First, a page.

Wednesday, March 16, 2011


"Polonnaruwa The Medieval capital of Sri Lanka"

The history of early Sri Lanka was very carefully recorded and written down by monks.
The Mahavamsa (Great Chronicle) records the earlier period of the Sri Lankan, and Chulavamsa (lesser Chronicle), gives an accurate picture of the 'Polonnaruwa' period.

King Aggabodhi IV

PolonnaruwaFrom this chronicle we learn that Aggabodhi IV (667 - 685) AD was the first Sri Lankan King who lived in Polonnaruwa, and the town came gradually to become the 'Country Residence' of royalty. Anuradhapura, the formal and administrative capital, was already a thousand years old, and kings increasingly favoured the new city of Polonnaruwa, and developed it. However it was the Cholas of South India who made Polonnaruwa the capital after looting and burning Anuradhapura in 993 AD.

King Vijayabahu I

In 1070 AD the Sinhala King Vijayabahu I liberated the country by defeating the Cholas, and kept Polonnaruwa as his capital. Vijayabahu succeeded in repairing much of the irrigation system in the island, encouraged trade and brought some prosperity back to the country.

King Parakramabahu I

PolonnaruwaKing Parakramabahu I (1153-86) raised Polonnaruwa to its heights. He erected huge buildings, drained swamps and planted vast areas with crops, planned beautiful parks, created wildlife sanctuaries, restored earlier monuments & even undertook military expeditions against Burma and India.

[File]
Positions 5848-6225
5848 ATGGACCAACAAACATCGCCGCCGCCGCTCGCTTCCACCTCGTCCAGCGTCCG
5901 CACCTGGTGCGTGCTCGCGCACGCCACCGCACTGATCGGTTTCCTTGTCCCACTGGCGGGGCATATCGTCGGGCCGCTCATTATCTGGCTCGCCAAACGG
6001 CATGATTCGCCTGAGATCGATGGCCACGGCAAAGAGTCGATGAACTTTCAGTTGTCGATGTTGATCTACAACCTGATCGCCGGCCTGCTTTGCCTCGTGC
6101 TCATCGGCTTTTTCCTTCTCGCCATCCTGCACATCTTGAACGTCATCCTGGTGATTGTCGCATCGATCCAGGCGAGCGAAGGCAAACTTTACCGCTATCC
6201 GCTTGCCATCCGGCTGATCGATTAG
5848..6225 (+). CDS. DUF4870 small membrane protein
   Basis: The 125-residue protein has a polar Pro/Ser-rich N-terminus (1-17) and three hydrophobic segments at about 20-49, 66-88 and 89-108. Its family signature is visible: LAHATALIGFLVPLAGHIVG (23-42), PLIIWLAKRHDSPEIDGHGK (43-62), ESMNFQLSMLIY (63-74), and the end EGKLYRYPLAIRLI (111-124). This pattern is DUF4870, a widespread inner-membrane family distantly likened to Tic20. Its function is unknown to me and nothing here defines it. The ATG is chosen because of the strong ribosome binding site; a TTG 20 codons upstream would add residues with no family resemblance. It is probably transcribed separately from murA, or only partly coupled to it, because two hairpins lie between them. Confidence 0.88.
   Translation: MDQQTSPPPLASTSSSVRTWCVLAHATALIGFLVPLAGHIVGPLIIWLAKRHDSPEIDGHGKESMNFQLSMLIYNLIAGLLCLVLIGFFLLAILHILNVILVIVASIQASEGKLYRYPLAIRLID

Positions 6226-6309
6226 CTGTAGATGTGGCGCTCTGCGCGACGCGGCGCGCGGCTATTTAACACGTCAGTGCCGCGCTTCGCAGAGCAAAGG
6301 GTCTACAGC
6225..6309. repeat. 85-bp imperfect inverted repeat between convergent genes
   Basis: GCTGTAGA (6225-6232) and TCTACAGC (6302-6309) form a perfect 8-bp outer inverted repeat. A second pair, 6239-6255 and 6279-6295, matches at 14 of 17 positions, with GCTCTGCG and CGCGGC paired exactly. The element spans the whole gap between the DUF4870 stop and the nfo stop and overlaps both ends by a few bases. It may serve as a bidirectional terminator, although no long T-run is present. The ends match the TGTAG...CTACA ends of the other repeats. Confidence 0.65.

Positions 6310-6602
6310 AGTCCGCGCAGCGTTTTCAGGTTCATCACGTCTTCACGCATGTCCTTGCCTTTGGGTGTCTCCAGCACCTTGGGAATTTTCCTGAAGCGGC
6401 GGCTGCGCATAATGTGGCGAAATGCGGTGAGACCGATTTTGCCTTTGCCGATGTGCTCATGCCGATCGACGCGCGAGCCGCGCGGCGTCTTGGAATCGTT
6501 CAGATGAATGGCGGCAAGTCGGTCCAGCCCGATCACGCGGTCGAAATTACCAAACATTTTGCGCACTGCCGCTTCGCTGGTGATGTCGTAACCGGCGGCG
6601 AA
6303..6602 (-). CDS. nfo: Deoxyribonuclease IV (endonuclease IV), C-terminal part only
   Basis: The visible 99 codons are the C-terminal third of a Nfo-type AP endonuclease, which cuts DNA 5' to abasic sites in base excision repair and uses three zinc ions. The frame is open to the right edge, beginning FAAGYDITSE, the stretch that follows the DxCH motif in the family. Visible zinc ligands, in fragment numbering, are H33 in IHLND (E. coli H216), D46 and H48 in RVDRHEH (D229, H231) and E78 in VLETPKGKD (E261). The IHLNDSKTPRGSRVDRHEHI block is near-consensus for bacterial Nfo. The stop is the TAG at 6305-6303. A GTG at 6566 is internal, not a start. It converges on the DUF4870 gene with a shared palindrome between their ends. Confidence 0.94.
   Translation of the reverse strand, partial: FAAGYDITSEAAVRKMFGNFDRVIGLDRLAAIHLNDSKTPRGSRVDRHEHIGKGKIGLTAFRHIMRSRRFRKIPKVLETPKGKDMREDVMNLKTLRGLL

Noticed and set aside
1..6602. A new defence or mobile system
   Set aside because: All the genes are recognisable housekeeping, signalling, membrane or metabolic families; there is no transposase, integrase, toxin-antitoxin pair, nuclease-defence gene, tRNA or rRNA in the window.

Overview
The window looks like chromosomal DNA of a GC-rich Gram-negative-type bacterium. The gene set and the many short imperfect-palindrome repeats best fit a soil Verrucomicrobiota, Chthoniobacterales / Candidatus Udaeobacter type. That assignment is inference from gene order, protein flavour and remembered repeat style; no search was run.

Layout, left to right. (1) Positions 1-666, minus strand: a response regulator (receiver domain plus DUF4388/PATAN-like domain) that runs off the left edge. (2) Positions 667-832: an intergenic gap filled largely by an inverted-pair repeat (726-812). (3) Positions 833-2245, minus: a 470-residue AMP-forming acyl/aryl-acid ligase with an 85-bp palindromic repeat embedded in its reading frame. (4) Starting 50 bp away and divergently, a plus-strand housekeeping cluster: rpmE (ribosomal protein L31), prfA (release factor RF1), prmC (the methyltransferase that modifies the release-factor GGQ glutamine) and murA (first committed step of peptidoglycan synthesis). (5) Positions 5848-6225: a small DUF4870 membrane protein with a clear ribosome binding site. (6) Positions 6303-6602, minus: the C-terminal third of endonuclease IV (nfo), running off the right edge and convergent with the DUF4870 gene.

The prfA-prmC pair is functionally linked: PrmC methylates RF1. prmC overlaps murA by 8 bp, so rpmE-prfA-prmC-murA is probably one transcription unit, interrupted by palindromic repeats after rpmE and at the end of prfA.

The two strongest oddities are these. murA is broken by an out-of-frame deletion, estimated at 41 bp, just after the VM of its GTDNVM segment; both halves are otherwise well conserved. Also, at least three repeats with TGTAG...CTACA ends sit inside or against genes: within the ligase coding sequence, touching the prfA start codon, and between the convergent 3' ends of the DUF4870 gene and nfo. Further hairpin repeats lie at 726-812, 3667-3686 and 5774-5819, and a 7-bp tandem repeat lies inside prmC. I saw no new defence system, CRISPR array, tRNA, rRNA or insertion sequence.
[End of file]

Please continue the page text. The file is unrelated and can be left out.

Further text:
However his crowning achievements were the creation of the 2400 hectare tank (about 15 Km2), so large it was named the Parakrama Samudra (Sea of Parakrama); and the unification of the three orders of monks, the Maha vihara, Jetavana and Abhayagiri into one Sangha or 'Supreme Order of Monks'. The greatness of his achievement was to ensure the survival of Buddhism in the dark centuries ahead.
Parakramabahu was the last great king of Sri Lanka.

King Nissankamalla

PolonnaruwaKing Nissankamalla (1187 - 96), although claimed himself to be a great builder, was not. And squandered most of the country's wealth trying to match his predecessor's deeds.

The decline of Polonnaruwa

After Nissankamalla's death, Polonnaruwa went to decline, civil war, lawlessness and constant invasions from the South Indian Chola Empire, and Malay barbarians who sacked the city several times, virtually destroyed the social structure and religious order of the country. A whole century after this were the 'Dark Ages' of Sri Lanka, a century from which few historical records survive.
The capital was shifted to Kurunegala, and Polonnaruwa returned to the jungle; it's great reservoirs survived as a series of swampy lakes, and its large brick buildings became lost under thick tropical forest. The Portuguese are said to have raided and looted Polonnaruwa, but by the early nineteenth century the site was completely lost.
In the early years of this century the main monuments of the ancient city were uncovered. Today, conservation and excavations continue, as part of the work of the Cultural Triangle.

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